Here’s what has ventured to friends and local charities within the span of 30 days. These two bins are full of boxes. My wife is now in full swing and we’re paring down with more.
How quickly a month flies by!
I find myself at the end of the first month into this new minimalism journey. I feel quite good so far! This doesn’t simply feel like “spring cleaning,” it feels like something much more. I’d like to offer a couple of key reflections that are noteworthy, after paring down possessions, clothing, and other items. A preface, it was hard to order these, because they tend to cascade into one another. That’s really quite surprising. So here goes:
- Stuff. What we’ve kept of our various belongings are ones we frequently use, truly care for, are meaningful and we find joy in owning and using. These things are much more noticeable and catch our attention too. When the time comes to journey elsewhere, this will feel much more manageable to move.
- Time. Because our living space is freed up, I feel our time has freed up. I felt less constraints on my time. I was able to spend much needed time with family, do a woodworking project with a good friend, feed chickadees out of my hand, and do some writing. Time itself felt less imposing. Also see: #4.
- Mindfulness. My mental space often feels less crowded. Setting limits for screen time (9:30PM) is a huge piece of this. Going to bed by 11:00 every night has me feeling well-rested in the mornings. During the day, cutting digital clutter, trimming emails, and paying less attention to distractions has been freeing.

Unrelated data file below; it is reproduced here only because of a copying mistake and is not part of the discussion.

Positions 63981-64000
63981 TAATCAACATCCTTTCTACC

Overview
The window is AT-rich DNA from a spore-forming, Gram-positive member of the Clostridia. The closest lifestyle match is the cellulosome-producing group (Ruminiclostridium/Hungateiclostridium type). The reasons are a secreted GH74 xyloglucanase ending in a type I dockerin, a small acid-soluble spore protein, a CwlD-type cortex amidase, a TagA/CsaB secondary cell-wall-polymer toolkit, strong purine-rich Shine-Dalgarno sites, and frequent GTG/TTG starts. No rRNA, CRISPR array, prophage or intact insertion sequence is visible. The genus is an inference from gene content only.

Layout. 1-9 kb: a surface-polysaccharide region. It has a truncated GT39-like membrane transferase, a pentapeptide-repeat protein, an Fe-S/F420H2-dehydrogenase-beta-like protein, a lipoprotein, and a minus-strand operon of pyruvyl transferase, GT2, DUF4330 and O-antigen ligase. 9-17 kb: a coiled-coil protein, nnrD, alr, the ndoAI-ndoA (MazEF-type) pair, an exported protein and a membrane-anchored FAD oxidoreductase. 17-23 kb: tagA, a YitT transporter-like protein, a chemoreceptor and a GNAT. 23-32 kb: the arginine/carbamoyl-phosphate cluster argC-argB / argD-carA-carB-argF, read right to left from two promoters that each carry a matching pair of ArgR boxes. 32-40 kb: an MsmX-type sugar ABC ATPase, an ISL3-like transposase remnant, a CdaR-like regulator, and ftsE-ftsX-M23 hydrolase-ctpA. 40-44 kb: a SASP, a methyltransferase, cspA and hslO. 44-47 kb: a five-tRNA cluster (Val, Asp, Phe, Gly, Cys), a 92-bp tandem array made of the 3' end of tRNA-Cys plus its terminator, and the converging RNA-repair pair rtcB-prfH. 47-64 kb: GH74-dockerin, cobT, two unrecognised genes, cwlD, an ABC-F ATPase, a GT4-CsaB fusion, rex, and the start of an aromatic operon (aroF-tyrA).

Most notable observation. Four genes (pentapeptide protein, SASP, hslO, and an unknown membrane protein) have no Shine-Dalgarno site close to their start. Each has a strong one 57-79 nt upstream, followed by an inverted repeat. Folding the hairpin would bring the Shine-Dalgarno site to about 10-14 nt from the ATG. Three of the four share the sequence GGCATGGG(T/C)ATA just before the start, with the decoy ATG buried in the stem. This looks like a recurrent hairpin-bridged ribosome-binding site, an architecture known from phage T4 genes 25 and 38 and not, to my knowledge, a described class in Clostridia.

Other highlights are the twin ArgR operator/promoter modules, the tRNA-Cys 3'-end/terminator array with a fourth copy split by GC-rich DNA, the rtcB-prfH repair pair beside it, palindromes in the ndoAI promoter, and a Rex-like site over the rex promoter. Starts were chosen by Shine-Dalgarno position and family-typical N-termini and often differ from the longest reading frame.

- Productivity. We have been consistently into work or up and about usually by 8:00AM. We’ve been much more efficient with our time and feel energized about getting work accomplished. This has left time to enjoy other parts of life wherever we see fit.
- Budget. We’ve been more intentional about cooking and eating at home, and been discretionary on things we purchase or things to do that hit our wallet.
- Lifestyle. Minimalism itself is quite malleable. You find how it works for you. It’s not about living as a monk — it’s about avoiding the traps that society tells us we should be wanting more. This made it less daunting.
- Habit. Once this starts to be built into habit and routine, the easier it becomes. We’ve become more adept at looking at something, and determining whether or not it’s useful or meaningful in any way. If not, we box it up.
- Helping Others. This has brought joy to folks whom we’ve found have need of things we’re paring down. In some strange coincidences, there’d be a person who needed or would find useful exactly what we were doing away with. A suit, a bike pump, a sled, suitcases, school supplies, cologne, and more. It was mutually beneficial.
- Cleanliness. Keeping the house clean is hardly as much of a chore. The fact is there’s significantly less clutter to move and clean around. As a result, we spend less time and energy on these tasks.
- Feeling Healthier and Happier.
I understand with this being new and exciting and only being a short span of time, there will be diminishing returns. However, we want to stick with these healthy habits over the rest of the year. The challenge will be to make sure we stick with them over the year. I think I’ll keep writing. Writing this blog has been cathartic and relaxing. I think there’s still some minimalism topics and ideas that I’ve yet to write about and share my thoughts and experiences around. So if you’re still interested, I hope you’ll be following along!